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The Growing Use of Big Data Sets and Data Analytics Algorithms for Knowledge Discovery and Presentation

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Day 1, Big Data & Analytics Conference, CeBIT Australia, Sydney, Australia, May 2, 2016 | © Courtesy of CEBIT AUSTRALIA/Flickr.

The constantly increasing quantities of digitized empirical data transform multiple disciplines through new knowledge they help generate.

A Blog Article by Pablo Markin.

As Joseph Ramsey, Kun Zhang and Clark Glymour (2019: 42) have argued in their recent article, big data can only contribute to the generation of new knowledge if they pair primary empirical data with algorithmically-powered computation as a basis for making inferences, testing hypotheses and estimating their validity.1 However, the underlying algorithms remain highly demanding in terms of computing capacities and statistical modelling (Ramsey et al., 2019: 42). Nevertheless, the growing amount of big data sets already becomes sufficient for testing scientific theories and causal hypotheses across multiple fields of inquiry, e.g., astronomy (Ramsey et al., 2019: 47).

Yet the growing performance of computing systems capable of handling big data does not reduce  the need for the independent development of theoretical approaches to both empirical phenomena and data analysis algorithms as Piet Daas, Marco Puts, Bart Buelens, and Paul van den Hurk (2015: 256) highlight.2 The benefits of using big data outstrip, nevertheless, the challenges of its usage, as it can significantly reduce the cost, increase the speed and augment the quality of knowledge discovery, such as for statistical purposes (Daas et al., 2015: 259).

As Blagoj Ristevski and Ming Chen (2018: 1, 3-4) indicate,3 the key means for knowledge generation with the help of big data is analytics techniques aimed at discovering hidden patterns in large-scale data sets as a basis for new knowledge that can be bound to a particular discipline or interdisciplinary nature. In this respect, the quality of data analytics algorithms and empirical samples to which they are applied is also likely to affect the scientific validity, and practical usability, of the novel insights they produce (Ristevski and Chen, 2018: 4).

For these reasons, as Esko Juuso (2018: 403-404) notes,4 growing research attention is being paid to the optimization of data analysis methodologies, to increase the efficiency and adaptability of the underlying algorithms, such as through the application of artificial intelligence solutions that digitally reproduce human cognitive functions for the purposes of automated information processing. Among these methodologies are statistical modelling, fuzzy set frameworks and nonlinear systems that embed artificial intelligence into big data analytics processes (Juuso, 2018: 404-405).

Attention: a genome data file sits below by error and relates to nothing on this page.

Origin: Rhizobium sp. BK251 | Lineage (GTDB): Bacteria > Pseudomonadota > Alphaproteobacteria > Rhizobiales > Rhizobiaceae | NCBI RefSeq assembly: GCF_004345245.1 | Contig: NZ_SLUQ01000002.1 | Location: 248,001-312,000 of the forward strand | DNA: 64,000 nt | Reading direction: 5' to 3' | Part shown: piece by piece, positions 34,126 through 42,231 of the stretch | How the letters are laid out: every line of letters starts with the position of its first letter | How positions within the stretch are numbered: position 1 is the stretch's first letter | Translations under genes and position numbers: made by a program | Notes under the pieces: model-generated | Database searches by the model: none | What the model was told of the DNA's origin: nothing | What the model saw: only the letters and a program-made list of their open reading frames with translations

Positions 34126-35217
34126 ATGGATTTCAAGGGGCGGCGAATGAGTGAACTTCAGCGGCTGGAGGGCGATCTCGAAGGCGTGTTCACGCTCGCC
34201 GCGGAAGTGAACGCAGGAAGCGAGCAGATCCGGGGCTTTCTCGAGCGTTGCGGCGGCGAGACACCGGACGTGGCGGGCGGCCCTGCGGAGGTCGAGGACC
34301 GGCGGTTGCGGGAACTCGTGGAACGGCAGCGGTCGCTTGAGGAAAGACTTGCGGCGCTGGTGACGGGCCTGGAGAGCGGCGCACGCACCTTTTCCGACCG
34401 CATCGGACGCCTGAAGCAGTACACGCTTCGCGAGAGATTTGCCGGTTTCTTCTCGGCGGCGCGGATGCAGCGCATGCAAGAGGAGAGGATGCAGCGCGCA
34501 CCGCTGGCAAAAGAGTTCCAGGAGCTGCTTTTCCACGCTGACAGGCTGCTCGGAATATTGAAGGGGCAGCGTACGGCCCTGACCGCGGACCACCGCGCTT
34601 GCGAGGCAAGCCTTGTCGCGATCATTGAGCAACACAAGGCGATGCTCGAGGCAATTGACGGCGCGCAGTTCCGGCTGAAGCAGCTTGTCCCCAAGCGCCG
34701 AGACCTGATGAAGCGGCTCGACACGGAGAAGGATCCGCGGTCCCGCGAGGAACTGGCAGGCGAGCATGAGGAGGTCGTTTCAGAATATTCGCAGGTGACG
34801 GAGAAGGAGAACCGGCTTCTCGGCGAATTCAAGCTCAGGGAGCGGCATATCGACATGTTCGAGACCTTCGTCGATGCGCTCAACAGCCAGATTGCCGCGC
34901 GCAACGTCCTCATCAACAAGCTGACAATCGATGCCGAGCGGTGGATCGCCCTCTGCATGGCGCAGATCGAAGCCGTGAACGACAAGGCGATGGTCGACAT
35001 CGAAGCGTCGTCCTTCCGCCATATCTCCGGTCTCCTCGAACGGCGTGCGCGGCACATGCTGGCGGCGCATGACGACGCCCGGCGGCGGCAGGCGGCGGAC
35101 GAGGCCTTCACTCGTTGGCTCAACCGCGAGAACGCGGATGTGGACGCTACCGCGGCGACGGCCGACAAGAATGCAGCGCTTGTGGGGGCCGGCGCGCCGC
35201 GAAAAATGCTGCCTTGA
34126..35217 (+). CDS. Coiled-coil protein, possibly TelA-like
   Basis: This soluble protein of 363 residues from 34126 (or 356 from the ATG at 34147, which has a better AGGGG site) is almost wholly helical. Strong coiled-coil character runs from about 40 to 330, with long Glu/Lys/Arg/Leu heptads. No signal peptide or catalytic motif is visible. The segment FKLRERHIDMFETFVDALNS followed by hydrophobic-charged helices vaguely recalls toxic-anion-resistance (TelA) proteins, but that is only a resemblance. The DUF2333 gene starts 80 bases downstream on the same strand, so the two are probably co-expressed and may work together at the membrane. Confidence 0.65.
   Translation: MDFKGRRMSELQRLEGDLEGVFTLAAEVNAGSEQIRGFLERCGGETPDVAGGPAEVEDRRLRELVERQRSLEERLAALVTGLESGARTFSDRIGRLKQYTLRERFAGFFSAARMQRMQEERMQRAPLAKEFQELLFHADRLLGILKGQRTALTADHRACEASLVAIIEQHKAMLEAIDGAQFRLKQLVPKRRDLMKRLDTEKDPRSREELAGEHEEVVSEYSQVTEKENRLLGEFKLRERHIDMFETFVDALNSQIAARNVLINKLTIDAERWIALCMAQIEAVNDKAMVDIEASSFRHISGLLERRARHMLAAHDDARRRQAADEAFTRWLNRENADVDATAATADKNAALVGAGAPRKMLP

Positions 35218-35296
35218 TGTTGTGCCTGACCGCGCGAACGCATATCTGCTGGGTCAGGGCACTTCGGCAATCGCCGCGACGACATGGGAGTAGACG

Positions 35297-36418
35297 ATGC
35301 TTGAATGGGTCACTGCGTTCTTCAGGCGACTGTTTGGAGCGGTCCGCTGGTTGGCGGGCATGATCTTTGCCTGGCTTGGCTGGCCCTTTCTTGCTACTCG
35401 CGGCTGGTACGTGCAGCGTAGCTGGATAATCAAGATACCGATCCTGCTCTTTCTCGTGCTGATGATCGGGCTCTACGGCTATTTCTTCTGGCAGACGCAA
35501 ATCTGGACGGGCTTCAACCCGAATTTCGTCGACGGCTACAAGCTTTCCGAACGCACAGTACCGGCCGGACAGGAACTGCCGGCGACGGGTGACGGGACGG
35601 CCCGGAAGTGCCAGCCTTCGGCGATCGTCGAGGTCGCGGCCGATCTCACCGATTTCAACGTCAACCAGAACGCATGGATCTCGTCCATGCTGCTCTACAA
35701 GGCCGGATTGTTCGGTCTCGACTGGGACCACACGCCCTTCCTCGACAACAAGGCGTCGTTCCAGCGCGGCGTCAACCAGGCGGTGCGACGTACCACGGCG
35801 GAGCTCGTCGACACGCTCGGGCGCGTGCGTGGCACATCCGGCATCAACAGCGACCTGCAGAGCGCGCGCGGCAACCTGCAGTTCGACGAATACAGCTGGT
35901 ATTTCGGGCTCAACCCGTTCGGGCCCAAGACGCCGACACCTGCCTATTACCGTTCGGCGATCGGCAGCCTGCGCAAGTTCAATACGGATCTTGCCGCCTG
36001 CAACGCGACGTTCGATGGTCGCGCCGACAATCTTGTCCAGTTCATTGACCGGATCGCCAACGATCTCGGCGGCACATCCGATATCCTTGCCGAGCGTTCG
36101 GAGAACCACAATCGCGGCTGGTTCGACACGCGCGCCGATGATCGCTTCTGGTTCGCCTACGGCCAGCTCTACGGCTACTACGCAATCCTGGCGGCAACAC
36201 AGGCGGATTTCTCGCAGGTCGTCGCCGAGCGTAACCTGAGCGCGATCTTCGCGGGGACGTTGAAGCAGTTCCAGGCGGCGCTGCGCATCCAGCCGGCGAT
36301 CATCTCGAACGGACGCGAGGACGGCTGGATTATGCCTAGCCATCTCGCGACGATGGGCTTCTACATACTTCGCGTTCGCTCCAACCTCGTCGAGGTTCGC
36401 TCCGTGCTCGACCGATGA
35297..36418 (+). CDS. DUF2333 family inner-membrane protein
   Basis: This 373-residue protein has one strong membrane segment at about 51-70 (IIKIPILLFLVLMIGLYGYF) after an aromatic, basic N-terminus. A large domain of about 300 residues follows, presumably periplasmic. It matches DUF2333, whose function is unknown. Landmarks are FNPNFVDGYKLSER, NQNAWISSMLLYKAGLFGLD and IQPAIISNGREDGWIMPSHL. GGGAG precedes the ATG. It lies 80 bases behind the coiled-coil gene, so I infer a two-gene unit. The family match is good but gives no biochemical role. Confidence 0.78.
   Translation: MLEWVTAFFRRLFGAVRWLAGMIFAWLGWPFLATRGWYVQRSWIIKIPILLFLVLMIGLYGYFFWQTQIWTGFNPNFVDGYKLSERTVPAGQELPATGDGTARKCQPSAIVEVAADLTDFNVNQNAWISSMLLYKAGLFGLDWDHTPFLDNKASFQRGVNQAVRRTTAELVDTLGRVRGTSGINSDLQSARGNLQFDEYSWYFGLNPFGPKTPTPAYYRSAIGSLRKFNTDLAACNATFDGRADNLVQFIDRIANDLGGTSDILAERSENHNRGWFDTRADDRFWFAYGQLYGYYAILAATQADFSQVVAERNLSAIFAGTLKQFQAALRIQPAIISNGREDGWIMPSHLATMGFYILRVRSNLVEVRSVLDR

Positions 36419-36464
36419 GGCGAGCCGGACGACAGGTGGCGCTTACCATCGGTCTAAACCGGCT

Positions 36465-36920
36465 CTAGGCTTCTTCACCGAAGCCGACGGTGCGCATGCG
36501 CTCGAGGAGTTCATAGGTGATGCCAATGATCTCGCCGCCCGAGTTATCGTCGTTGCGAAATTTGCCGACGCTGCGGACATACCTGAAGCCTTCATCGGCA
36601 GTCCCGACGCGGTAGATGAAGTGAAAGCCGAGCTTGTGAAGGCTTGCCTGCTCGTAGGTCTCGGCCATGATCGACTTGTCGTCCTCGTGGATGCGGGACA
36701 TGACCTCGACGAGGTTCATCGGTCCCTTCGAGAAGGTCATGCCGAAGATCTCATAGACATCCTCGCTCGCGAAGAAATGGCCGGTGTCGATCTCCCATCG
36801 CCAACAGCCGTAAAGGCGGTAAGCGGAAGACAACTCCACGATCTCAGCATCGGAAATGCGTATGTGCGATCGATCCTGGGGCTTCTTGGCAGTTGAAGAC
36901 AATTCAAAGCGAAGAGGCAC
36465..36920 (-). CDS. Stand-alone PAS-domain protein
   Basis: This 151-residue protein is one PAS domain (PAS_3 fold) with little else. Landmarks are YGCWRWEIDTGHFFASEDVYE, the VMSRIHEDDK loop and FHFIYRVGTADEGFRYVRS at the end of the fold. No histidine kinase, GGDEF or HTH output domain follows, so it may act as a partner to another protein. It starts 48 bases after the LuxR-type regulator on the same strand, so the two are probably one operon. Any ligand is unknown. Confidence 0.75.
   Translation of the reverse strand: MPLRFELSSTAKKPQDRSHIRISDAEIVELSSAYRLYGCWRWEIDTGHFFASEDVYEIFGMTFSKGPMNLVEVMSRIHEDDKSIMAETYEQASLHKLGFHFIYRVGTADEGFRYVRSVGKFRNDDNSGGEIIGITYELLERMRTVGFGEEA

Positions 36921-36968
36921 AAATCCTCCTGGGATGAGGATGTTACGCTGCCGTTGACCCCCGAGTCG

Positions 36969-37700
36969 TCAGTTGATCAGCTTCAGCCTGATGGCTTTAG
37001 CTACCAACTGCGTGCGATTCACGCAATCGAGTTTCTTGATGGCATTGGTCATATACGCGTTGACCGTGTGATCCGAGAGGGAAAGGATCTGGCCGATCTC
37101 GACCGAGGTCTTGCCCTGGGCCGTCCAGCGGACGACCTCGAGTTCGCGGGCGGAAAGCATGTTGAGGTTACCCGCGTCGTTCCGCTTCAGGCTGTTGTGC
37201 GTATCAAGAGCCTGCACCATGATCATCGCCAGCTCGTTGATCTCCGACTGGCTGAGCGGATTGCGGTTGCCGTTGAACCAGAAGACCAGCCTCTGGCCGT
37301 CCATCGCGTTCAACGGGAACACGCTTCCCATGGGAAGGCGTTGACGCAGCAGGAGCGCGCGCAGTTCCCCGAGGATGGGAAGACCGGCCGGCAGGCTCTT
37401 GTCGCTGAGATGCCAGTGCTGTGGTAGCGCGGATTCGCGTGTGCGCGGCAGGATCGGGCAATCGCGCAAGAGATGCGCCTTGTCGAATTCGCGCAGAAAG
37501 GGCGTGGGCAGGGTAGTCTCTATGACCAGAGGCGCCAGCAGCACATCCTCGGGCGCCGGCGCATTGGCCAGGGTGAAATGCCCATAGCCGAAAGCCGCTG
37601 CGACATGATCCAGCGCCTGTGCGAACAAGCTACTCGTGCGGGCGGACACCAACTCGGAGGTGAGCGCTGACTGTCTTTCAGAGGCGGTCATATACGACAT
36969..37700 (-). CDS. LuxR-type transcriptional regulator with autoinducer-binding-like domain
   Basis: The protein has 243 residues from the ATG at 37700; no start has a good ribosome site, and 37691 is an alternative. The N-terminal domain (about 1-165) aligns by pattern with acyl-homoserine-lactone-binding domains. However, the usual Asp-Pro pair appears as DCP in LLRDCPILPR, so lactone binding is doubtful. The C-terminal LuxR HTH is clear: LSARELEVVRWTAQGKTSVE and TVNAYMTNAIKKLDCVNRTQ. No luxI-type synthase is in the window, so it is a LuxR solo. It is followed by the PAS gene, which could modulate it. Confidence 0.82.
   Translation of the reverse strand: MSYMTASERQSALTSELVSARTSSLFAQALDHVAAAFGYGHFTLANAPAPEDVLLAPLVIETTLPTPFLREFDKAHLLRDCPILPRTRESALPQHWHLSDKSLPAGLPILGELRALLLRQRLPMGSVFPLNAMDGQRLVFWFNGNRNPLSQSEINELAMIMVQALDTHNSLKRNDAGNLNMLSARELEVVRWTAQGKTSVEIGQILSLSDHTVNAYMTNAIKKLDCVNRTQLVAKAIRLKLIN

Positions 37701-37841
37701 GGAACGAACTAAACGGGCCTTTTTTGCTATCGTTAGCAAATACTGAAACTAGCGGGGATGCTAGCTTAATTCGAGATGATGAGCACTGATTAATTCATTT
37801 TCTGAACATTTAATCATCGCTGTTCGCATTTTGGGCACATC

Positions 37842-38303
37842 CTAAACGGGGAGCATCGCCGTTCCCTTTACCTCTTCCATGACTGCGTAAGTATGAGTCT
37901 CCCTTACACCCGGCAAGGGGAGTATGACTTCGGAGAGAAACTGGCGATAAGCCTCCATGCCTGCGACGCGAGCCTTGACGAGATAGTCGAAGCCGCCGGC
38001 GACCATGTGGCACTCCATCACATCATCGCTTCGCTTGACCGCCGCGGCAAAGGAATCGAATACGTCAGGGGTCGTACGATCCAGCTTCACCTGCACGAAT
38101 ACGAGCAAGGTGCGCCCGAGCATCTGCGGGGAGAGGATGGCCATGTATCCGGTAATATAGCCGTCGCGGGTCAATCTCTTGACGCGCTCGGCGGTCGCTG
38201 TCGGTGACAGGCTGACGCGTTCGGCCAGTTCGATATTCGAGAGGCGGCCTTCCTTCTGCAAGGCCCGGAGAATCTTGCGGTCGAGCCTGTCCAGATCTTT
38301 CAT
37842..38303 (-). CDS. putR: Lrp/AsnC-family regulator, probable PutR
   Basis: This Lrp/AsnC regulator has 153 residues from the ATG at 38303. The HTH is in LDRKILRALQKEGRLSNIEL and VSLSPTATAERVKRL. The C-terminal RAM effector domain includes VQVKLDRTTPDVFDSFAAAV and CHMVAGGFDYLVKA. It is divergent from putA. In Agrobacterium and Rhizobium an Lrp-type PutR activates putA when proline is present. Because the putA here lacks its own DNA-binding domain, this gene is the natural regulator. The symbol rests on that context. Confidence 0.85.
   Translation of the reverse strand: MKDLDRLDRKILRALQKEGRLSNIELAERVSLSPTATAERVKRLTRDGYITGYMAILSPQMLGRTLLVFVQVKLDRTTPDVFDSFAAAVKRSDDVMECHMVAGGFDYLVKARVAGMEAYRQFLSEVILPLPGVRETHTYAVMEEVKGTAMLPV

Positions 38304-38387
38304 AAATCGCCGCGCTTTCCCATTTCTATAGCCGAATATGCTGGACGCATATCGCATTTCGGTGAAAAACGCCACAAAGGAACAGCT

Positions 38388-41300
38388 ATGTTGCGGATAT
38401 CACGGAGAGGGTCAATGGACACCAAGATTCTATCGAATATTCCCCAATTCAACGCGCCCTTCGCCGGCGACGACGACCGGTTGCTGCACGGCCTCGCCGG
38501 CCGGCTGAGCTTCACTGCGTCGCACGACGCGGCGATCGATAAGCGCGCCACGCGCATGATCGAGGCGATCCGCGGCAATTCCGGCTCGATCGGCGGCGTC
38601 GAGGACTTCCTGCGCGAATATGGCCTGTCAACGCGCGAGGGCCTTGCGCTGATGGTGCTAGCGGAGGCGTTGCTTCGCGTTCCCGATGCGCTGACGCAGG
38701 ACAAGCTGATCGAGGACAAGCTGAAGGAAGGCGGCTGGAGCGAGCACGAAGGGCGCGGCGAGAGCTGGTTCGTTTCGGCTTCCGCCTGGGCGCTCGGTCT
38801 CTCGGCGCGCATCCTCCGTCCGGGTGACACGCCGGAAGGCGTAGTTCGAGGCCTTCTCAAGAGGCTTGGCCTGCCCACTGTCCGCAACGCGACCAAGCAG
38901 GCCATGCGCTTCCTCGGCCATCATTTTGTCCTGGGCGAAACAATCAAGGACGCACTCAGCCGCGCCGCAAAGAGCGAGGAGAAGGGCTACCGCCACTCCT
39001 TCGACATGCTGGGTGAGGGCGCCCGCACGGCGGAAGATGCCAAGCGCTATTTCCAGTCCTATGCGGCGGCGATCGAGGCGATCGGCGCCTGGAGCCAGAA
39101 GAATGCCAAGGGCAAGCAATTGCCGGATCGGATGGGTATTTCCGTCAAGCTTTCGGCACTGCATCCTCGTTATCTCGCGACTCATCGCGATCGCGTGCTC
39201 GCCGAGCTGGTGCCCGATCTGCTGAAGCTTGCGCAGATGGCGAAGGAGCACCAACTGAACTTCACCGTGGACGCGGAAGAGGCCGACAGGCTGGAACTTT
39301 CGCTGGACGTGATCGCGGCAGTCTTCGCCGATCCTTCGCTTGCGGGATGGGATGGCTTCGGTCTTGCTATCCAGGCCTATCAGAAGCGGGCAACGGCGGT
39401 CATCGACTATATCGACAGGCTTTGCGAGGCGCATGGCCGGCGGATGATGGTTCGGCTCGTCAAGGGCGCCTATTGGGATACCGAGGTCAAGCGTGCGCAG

Consequently, in the last decade, data science has emerged as a discipline that studies the extraction of knowledge from usually large-scale data sets, as Il-Yeol Song and Yongjun Zhu (2017: 5) have indicated,5 as they reviewed the challenges of using big data for scientific and educational purposes. This is because the successful utilization of big data analytics is likely to demand pooling expertise from as disparate domains as computer programming, statistical analysis and project management (Song and Zhu, 2017: 7).

Additionally, the deployment of big data solutions can demand the visualization of the new knowledge they create, such as through graphs, as Marcia Lei Zeng (2017: 3, 6) explores in relation to digital humanities that can assist data scientists with making sense of their findings, while concentrating on the most important information.6 The continued growth of social media usage also opens new possibilities for digital ethnography through topographic visualizations of patterns that arise from online interactions, such as on Instagram, according to the paper of Catherine Emma Jones, Marta Severo and Daniele Guido (2018).7

By Pablo Markin

Featured Image Credits: Day 1, Big Data & Analytics Conference, CeBIT Australia, Sydney, Australia, May 2, 2016 | © Courtesy of CEBIT AUSTRALIA/Flickr.


  1. Glymour, Clark, Joseph D. Ramsey, and Kun Zhang. “The Evaluation of Discovery: Models, Simulation and Search through “Big Data”.” Open Philosophy 2.1 (2019): 39-48.
  2. Daas, Piet J. H., Marco J. Puts, Bart Buelens, and Paul A. M. van den Hurk. “Big data as a source for official statistics.” Journal of Official Statistics 31.2 (2015): 249-262.
  3. Ristevski, Blagoj, and Ming Chen. “Big Data Analytics in Medicine and Healthcare.” Journal of integrative bioinformatics 15.3 (2018): 1-5.
  4. Juuso, Esko K. “Smart Adaptive Big Data Analysis with Advanced Deep Learning.” Open Engineering 8.1 (2018): 403-416.
  5. Song, Il-Yeol, and Yongjun Zhu. “Big data and data science: opportunities and challenges of iSchools.” Journal of Data and Information Science 2.3 (2017): 1-18.
  6. Zeng, Marcia Lei. “Smart data for digital humanities.” Journal of data and information science 2.1 (2017): 1-12.
  7. Catherine Emma (Kate) Jones, Marta Severo and Daniele Guido, « Socio-spatial visualisations of cultural routes », Netcom [En ligne], 32-3/4 | 2018, mis en ligne le 06 mars 2018, consulté le 25 avril 2019. URL : ; DOI : 10.4000/netcom.3674.
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